Barb Caffrey's Blog

Writing the Elfyverse . . . and beyond

Redemption, Tonya Harding, and Chris Nuttall’s newest novel, THE FAMILY SHAME

with 2 comments

Redemption. It’s one of the strongest words in the English language, or at least it should be. It means to be saved from sin, evil, or error. Or to save yourself from the past consequences of bad or immoral actions…or, perhaps, it means this:

Living. Learning. And improving yourself, because you can’t live with the person you used to be.

My friend Chris Nuttall wrote a book recently based around this theme called THE FAMILY SHAME, set in his Zero Enigma universe. (I was one of his editors, so I got to see the book early and often.) In it, young Isabella Rubén has lost everything she once had, all because she trusted the wrong person. She’s only twelve, but the person she trusted plotted treason against the powers-that-be, and Isabella knew about it — and didn’t say anything to her father, or anyone else. Worse yet, she actively collaborated with this person to commit treason, mostly because she saw it as her only reasonable way to obtain political power due to what amounts to her family’s benign neglect of her talents (she’s a female magician and her particular family can only be led by male magicians).

the-family-shame-cover-revised

See, Isabella, in any other family, probably wouldn’t have done this. Every other family in the city of Shallot (where she’s from) picks their leader from everyone, male and female alike, based on a combination of magical and political ability. But her family, the Rubéns, don’t.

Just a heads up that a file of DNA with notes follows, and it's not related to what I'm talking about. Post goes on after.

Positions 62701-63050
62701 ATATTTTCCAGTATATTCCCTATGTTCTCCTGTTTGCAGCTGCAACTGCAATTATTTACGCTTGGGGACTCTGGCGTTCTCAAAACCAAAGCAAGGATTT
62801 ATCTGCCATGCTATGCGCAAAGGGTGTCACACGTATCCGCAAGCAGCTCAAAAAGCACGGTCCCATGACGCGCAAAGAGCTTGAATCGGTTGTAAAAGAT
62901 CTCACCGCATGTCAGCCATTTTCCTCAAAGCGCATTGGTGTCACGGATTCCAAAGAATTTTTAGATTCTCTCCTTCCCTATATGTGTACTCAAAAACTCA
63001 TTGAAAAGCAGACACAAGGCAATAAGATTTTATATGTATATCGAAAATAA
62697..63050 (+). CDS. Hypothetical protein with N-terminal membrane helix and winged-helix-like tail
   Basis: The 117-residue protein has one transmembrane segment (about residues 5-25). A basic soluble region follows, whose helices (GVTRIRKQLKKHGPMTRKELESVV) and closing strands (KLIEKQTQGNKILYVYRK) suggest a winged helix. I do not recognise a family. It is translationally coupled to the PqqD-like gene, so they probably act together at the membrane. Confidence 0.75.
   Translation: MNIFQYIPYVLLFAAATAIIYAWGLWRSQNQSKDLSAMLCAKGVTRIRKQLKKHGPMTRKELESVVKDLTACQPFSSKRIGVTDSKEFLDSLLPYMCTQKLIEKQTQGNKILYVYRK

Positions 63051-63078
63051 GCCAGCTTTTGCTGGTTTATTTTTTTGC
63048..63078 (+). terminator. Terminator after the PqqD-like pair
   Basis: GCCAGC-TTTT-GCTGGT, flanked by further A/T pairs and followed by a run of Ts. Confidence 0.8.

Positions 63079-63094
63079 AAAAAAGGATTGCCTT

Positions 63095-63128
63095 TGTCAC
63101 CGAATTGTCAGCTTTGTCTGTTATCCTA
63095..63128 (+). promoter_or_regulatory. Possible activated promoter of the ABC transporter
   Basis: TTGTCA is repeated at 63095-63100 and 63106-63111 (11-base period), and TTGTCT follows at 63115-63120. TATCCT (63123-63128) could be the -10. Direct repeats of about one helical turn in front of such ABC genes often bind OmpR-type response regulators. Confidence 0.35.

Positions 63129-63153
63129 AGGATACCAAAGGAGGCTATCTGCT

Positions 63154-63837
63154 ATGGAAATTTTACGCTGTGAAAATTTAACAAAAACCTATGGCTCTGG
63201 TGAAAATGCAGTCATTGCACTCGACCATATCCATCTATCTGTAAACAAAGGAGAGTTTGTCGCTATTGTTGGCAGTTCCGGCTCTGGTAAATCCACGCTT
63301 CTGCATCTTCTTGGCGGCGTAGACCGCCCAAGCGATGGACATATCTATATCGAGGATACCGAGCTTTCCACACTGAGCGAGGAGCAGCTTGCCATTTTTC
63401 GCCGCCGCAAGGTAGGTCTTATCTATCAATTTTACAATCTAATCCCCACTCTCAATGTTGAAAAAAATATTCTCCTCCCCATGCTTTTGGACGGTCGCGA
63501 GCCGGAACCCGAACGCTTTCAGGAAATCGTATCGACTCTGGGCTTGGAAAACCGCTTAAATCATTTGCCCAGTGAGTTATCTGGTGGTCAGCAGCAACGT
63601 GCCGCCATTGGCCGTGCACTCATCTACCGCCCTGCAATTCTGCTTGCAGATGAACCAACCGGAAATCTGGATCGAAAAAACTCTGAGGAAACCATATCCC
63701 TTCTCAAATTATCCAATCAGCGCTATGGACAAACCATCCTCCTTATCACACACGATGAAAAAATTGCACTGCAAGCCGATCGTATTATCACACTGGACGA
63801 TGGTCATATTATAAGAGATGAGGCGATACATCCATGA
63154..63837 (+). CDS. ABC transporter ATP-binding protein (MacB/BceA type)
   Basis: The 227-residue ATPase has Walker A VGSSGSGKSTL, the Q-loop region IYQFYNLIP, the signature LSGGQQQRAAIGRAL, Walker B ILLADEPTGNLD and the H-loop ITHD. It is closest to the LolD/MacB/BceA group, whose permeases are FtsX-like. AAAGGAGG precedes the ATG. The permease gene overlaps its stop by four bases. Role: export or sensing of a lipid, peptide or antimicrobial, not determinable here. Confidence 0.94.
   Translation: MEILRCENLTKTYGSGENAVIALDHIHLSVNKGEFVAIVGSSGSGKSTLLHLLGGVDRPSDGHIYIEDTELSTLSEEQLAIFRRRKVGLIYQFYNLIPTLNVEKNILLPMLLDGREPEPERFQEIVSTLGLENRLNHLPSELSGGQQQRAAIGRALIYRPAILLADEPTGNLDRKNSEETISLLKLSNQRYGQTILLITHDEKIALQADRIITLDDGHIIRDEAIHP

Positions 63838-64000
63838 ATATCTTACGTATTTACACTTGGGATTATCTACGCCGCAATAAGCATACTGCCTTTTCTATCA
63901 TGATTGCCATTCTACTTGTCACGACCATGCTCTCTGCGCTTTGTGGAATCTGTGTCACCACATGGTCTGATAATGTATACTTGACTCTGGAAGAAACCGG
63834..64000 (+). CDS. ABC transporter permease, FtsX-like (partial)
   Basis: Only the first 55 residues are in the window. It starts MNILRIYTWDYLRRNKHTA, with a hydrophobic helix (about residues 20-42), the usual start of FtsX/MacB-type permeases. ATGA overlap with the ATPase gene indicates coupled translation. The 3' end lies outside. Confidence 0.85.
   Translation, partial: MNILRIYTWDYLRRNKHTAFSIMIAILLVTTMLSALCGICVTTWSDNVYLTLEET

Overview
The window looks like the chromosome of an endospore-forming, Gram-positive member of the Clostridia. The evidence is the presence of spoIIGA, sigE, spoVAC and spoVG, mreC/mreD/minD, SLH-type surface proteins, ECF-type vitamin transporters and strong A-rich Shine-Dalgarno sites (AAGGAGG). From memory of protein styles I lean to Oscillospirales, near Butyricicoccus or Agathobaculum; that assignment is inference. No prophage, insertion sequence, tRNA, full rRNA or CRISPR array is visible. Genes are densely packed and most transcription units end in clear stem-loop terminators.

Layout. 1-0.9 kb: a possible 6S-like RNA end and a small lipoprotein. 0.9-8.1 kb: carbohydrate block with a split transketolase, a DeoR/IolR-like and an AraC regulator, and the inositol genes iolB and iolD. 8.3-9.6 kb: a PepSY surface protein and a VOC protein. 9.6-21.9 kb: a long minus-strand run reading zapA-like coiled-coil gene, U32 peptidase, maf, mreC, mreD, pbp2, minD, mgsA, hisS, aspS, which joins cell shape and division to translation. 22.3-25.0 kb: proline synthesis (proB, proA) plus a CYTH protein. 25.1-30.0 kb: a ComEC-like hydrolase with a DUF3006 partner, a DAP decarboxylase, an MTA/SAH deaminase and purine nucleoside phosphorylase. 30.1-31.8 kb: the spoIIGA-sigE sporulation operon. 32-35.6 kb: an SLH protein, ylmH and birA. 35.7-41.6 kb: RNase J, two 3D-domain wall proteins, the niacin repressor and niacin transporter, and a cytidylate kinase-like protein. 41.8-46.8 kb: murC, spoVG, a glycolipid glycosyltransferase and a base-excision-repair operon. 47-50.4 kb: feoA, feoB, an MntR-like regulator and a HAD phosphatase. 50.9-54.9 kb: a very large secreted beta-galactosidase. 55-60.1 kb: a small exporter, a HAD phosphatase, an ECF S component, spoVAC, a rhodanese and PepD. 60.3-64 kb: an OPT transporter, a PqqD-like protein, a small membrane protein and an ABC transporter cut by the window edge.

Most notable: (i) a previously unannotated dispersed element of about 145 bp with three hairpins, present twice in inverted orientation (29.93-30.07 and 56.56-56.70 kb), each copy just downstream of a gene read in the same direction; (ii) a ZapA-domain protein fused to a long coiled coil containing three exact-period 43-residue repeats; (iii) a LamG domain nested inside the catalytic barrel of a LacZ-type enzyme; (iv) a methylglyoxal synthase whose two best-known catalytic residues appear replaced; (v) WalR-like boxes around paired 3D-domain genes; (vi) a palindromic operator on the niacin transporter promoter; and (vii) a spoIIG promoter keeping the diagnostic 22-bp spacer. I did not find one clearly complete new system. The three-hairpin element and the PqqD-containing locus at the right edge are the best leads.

But she did it. She feels terrible about it, but she did it, and she can’t take that combination of deliberate non-action (in not telling her father or any of her teachers) plus actively aiding and abetting the treasonous older “friend” along the way.

And she is paying the price, as she has been exiled to Kirkhaven, an old, ramshackle estate about as far away from Shallot as you can get by horse. She’s also been told not to send letters to her father, mother, or brother, as she’s now “the family shame.”

So, not only has she lost everything — family, friends, wealth, schooling, political standing (which she did care about, even though she was only twelve as she was quite precocious in some ways) — she now has to deal with this ramshackle manor. Two adult magicians live there, Morag Rubén and Ira Rubén. (No, they’re not married to each other.) Morag is a cook, while Ira is a type of experimenter who admits he wants to find ways to make Dark-inflected spells work for good. And both of them, too, are exiles…

Did they want young Isabella around? The answer is a resounding “no.” But there she is, and now she has to figure out how to deal with them (not easy), how she’s going to continue her schooling independently (definitely not easy), and how she’s going to deal with the loneliness of this deserted, remote place (almost impossible). All while wrestling with the problems that brought her to this place, which she knows she created and cannot change.